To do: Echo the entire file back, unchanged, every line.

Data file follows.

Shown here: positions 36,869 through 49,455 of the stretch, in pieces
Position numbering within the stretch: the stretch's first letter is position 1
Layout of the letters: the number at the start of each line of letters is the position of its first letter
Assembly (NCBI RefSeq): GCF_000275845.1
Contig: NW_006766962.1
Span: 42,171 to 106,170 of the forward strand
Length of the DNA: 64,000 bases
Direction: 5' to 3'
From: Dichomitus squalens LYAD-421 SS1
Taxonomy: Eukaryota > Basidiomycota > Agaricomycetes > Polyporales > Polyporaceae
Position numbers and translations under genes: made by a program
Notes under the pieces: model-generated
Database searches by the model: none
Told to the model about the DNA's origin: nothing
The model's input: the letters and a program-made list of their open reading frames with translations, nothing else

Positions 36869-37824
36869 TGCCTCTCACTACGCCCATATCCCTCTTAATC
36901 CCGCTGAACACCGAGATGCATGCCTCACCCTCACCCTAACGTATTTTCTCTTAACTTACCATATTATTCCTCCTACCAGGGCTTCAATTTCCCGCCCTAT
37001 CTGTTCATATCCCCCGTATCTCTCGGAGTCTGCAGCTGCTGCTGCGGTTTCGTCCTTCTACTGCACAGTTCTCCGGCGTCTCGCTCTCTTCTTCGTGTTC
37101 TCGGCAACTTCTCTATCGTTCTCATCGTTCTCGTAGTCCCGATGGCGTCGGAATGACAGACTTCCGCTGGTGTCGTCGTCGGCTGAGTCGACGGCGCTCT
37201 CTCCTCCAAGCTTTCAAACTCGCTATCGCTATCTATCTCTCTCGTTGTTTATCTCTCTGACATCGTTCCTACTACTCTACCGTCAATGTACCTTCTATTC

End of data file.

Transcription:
Shown here: positions 36,869 through 49,455 of the stretch, in pieces
Position numbering within the stretch: the stretch's first letter is position 1
Layout of the letters: the number at the start of each line of letters is the position of its first letter
Assembly (NCBI RefSeq): GCF_000275845.1
Contig: NW_006766962.1
Span: 42,171 to 106,170 of the forward strand
Length of the DNA: 64,000 bases
Direction: 5' to 3'
From: Dichomitus squalens LYAD-421 SS1
Taxonomy: Eukaryota > Basidiomycota > Agaricomycetes > Polyporales > Polyporaceae
Position numbers and translations under genes: made by a program
Notes under the pieces: model-generated
Database searches by the model: none
Told to the model about the DNA's origin: nothing
The model's input: the letters and a program-made list of their open reading frames with translations, nothing else

Positions 36869-37824
36869 TGCCTCTCACTACGCCCATATCCCTCTTAATC
36901 CCGCTGAACACCGAGATGCATGCCTCACCCTCACCCTAACGTATTTTCTCTTAACTTACCATATTATTCCTCCTACCAGGGCTTCAATTTCCCGCCCTAT
37001 CTGTTCATATCCCCCGTATCTCTCGGAGTCTGCAGCTGCTGCTGCGGTTTCGTCCTTCTACTGCACAGTTCTCCGGCGTCTCGCTCTCTTCTTCGTGTTC
37101 TCGGCAACTTCTCTATCGTTCTCATCGTTCTCGTAGTCCCGATGGCGTCGGAATGACAGACTTCCGCTGGTGTCGTCGTCGGCTGAGTCGACGGCGCTCT
37201 CTCCTCCAAGCTTTCAAACTCGCTATCGCTATCTATCTCTCTCGTTGTTTATCTCTCTGACATCGTTCCTACTACTCTACCGTCAATGTACCTTCTATTC